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Finding Nemo Parenting

Earlier today, I stumbled upon this article for what I believe to be the second time. There are several points I agree with in the article. What i find most fascinating is learning how other cultures differ from our own.

After reading this, my son and I had “Finding Nemo” playing. Parallels galore in the movie. Who woulda thought that this innocent children’s movie would reiterate the concept of cultural differences?

If you’ve seen it, you’ll follow this really well…if not, take some time, relax, watch the movie and join me back here. I can wait.

Are we all here yet? Yes?! Okay! Good.

The movie begins with a tragedy. It leads Marlin to be extremely cautious. Not only in his life, but poses them onto his son’s (Nemo) as well. All of the scenes during the beginning of the movie, we see a struggle.

This struggle is common in today’s society as well, the child wants more freedom, the parent too scared/fearful of potential tragedies that could be lurking around every corner. This leads to a rebellion by the child, which leads to a tragedy.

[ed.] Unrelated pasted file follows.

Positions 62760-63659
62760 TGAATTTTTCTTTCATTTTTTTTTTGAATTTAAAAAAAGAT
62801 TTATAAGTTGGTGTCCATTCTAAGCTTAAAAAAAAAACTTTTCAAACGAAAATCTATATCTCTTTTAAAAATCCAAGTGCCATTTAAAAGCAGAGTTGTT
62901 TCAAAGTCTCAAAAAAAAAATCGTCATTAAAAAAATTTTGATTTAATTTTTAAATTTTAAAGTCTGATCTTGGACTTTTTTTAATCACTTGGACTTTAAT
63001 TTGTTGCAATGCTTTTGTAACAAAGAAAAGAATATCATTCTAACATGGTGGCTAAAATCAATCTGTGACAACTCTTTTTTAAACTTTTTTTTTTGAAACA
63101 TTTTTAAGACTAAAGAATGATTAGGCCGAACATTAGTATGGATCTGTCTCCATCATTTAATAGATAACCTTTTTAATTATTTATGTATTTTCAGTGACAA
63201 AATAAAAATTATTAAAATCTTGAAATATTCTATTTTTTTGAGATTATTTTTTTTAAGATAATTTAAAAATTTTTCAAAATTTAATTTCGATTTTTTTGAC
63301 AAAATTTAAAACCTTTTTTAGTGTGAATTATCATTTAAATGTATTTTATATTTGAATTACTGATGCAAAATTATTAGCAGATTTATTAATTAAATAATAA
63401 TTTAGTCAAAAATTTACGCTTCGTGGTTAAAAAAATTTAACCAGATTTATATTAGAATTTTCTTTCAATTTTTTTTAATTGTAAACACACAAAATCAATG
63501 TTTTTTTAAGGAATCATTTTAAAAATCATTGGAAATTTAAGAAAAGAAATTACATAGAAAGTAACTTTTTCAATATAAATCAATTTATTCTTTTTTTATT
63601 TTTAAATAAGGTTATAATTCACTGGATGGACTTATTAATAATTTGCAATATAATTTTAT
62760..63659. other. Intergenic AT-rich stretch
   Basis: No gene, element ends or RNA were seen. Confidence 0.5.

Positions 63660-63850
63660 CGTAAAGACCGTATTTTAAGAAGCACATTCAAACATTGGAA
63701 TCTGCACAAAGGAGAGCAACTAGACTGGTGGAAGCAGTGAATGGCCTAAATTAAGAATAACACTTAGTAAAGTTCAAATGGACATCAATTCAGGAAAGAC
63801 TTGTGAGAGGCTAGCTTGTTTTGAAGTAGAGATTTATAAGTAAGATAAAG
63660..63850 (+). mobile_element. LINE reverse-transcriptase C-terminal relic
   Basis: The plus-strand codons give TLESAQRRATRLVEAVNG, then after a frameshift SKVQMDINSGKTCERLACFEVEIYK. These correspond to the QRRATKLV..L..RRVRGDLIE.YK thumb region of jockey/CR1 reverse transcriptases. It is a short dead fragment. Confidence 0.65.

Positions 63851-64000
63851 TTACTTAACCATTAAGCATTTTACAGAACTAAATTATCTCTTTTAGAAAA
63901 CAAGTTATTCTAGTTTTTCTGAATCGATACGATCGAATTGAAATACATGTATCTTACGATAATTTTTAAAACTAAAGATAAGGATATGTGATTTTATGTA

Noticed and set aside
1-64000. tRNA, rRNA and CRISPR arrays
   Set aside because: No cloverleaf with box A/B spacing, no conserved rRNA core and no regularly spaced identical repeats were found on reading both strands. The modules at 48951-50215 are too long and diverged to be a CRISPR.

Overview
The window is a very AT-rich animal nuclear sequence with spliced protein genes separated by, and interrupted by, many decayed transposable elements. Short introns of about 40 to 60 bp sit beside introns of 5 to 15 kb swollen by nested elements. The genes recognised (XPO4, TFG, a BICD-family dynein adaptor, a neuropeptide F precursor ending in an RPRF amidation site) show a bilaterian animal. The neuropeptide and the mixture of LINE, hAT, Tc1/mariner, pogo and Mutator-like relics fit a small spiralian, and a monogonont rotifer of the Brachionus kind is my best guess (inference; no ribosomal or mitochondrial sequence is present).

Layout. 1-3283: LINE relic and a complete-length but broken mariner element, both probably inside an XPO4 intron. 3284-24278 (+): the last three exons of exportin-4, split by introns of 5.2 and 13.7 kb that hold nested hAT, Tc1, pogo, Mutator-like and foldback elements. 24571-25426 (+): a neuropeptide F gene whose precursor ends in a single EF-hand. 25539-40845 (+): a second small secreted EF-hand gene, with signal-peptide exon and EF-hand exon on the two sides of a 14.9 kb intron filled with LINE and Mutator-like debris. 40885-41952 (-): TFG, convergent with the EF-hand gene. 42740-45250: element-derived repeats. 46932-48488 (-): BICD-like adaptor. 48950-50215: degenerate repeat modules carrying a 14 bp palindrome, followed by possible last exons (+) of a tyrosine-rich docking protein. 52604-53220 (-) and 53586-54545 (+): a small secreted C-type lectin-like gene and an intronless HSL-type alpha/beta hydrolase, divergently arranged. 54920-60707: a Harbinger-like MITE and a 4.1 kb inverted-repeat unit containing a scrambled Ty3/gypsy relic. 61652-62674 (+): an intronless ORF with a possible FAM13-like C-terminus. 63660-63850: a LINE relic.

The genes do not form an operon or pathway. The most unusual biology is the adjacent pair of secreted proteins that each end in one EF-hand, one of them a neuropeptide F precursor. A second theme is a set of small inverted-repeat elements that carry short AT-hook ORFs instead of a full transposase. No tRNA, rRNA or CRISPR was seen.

The second tragedy sends the parent on the journey of a lifetime. He meets all sorts of other fish. These fish see the ocean in a different perspective than he does. For them, the ocean isn’t dark, scary, full of tragedy. Instead, they see options, adventure, and beauty.

On this journey, Marlin is forced to take risks. Risks that petrify him. Risks that, in the end, change his entire perspective.

First he meets Dory. Probably the most beloved of all the characters in the story. She teaches him what true friendship is.


While on this journey with his new friend, he meets a whole group of turtles. They’re traveling through the ocean just like he is. At one point one of the kid turtles gets tossed out of the safety of the current. Marlin begins panicking. Crush teaches him to open his eyes and see every potential tragedy as a chance to learn.

Just as Marlin begins to calm, the small turtle finds his way back into the current. The child excited, proud and energized. The father expressing all the same emotions. When Marlin questions him on how Crush knew it was time to let him go, Crush answers with a simple, yet profound statement.


The movie ends with both son and father happy, living life and taking risks together, and Marlin’s outlook completely changed.

Now, I believe that boundaries are good things. The only issue I have is when boundaries become for our benefit, and not done out of love for the other person.

What have you been learning?

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